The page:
You did the right thing by staying in the market and riding the recovery back. But, if you don't want to go through that again, I don't blame you. First, we have had two crashes in the years in a short time - 2000 to 2007 and that is extremely unusual. It would be unprecedented to see a third without going through a major depression. Second, the 2000 crash was the end of the dot.com bubble when the market went to ridiculous over-valuation. I thought that was really easy to see coming and I got my clients out. The 2007 bubble was a bubble in financial speculation and overleverage by the big banks along with bubbles in real estate and personal indebtedness. I don't see that repeating itself either. The market now sells for a reasonable value, which also makes a crash unlikely. Still, for protection you can explore stock funds that are less volatile. You can also set a mental stop-loss in which you transfer to short-term bonds when your account drops, say 15%. Of course, the problem is knowing when to get back in. Other options are to change your allocation to include some different types of assets like alternatives or floating rate bonds or low duration bonds. Unfortunately, most company retirement plans are horrible when it comes to offering sufficient bond choices and rarely offer alternatives funds so you may not have the choice. If you end up leaving the company at some point, roll your 403b over to an IRA where you can have more choices in reducing risk and start working with a professional fee-only advisor.
You didn't lose it then, nor will you lose it in the future.... IF you do not sell.
Joseph-- Congratulations for your discipline in staying the course. Unfortunately, there are no guarantees in the market. The only safe place to keep your money is hidden in a safe underground in a location where only you know. The problem with that approach is that it's a) a pain in the butt to find a safe and a location, and b) inflation will, over time, decimate the value of that money you hid in the safe. If you still have plenty of years left in your investing horizon, then continue to stay the course. I recommend periodic value cost averaging ( http://www.hullfinancialplanning.com/value-cost-averaging-or-dollar-cost-averaging/ ) and continuing to stay invested in the markets. It's not a guarantee, but it gives you a better shot at beating inflation. If you try to time the market, you're likely to shoot yourself in the foot ( http://www.hullfinancialplanning.com/play-the-market-like-a-hedge-fund-manager/ ). I know this probably isn't the answer you wanted; there is no silver bullet that tells you when to get in and when to get out of the market. If that was the case, I'd be retired, and so would a lot of other people. It's just not that simple. The most prudent course, in my opinion, is to continue to periodically invest in the market, don't watch the markets every day ( http://www.hullfinancialplanning.com/dont-watch-cnbc-before-talking-to-me-even-if-the-market-is-up/ ), and focus on the important things in your life.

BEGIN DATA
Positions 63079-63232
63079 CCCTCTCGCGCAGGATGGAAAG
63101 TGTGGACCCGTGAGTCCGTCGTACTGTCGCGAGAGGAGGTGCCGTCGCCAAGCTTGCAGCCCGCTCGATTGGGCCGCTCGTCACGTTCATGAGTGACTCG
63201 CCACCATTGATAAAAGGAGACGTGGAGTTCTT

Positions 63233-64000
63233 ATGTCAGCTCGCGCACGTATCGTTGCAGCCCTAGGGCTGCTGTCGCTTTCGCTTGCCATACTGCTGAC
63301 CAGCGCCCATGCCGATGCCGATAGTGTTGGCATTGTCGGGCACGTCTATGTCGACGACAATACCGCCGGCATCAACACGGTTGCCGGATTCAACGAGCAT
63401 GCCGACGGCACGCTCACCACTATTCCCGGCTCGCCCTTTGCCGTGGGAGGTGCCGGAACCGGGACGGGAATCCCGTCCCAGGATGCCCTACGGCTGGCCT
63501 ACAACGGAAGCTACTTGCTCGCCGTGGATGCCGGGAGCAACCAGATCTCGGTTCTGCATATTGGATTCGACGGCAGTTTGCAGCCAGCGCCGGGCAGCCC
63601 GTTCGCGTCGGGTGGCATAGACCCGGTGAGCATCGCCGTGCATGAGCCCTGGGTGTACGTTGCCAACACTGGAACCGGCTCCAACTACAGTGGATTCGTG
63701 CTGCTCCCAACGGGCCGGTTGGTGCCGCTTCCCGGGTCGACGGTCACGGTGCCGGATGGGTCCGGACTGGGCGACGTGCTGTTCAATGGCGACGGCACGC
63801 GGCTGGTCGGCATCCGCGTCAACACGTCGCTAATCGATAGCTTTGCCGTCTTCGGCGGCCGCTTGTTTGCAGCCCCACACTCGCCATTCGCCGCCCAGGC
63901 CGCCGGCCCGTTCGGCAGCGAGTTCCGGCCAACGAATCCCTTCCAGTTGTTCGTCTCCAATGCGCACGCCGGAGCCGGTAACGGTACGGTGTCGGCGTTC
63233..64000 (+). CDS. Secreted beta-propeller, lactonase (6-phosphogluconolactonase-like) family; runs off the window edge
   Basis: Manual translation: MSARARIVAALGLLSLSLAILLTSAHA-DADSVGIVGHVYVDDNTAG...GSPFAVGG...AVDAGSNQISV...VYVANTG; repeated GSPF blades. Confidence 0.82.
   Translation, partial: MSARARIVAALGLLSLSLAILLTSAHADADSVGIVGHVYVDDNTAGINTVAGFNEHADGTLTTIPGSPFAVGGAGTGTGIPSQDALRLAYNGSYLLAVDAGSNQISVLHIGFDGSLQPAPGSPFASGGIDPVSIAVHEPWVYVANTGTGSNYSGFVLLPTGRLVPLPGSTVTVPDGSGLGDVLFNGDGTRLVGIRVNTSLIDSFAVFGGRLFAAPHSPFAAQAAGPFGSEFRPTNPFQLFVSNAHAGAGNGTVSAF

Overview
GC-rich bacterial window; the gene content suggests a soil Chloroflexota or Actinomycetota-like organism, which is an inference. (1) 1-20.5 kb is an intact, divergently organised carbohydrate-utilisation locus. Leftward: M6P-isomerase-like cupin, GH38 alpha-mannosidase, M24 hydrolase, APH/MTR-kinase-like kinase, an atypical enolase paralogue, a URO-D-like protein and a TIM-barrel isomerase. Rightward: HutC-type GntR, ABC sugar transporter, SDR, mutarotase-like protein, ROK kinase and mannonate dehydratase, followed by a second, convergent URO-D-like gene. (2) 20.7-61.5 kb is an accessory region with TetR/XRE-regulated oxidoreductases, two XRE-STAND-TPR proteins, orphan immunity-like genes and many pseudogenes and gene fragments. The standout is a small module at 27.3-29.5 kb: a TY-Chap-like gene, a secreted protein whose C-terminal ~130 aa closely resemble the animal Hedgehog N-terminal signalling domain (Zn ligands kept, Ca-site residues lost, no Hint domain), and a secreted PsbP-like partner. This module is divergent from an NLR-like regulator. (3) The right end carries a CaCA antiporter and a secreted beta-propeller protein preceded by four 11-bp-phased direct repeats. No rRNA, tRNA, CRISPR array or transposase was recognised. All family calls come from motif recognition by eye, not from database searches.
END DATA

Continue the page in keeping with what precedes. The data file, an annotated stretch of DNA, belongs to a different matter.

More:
Joseph, with any investment, there is risk. You need to determine what level of risk you are comfortable with. Understanding how you got hurt in 2008, look at how your money was invested then. It would probably be safe to say that you want to have less risk than you did back in 2008. There are risk analysis questionnaires online or at any financial planner or institution. As simple as it sounds, even after taking a risk analysis, you want to be able to sleep at night. Plan your investment strategy accordingly.
Joseph, as mentioned above, and, there is a lot of great information there for you to digest... There is a lot of risk whenever investing your money. As such, to some, 90,000 isn't much... to others it's a lot... Find a good, recommended CFP in your area that will work on an hourly or fee basis and have them run a risk tolerance profile, then, an asset allocation for you based on your personal situation. Investing has changed a lot over the years, and is something you need to pay close attention to, especially as you get closer to the retirement years. A reputable Certified Financial Planner is a good place to start... interview a few, and work with someone you feel comfortable with... someone who understands where you are, where you want to go, and makes sense of how and what you need to do to get there...
Rod Miller, CFP, CLU, ChFC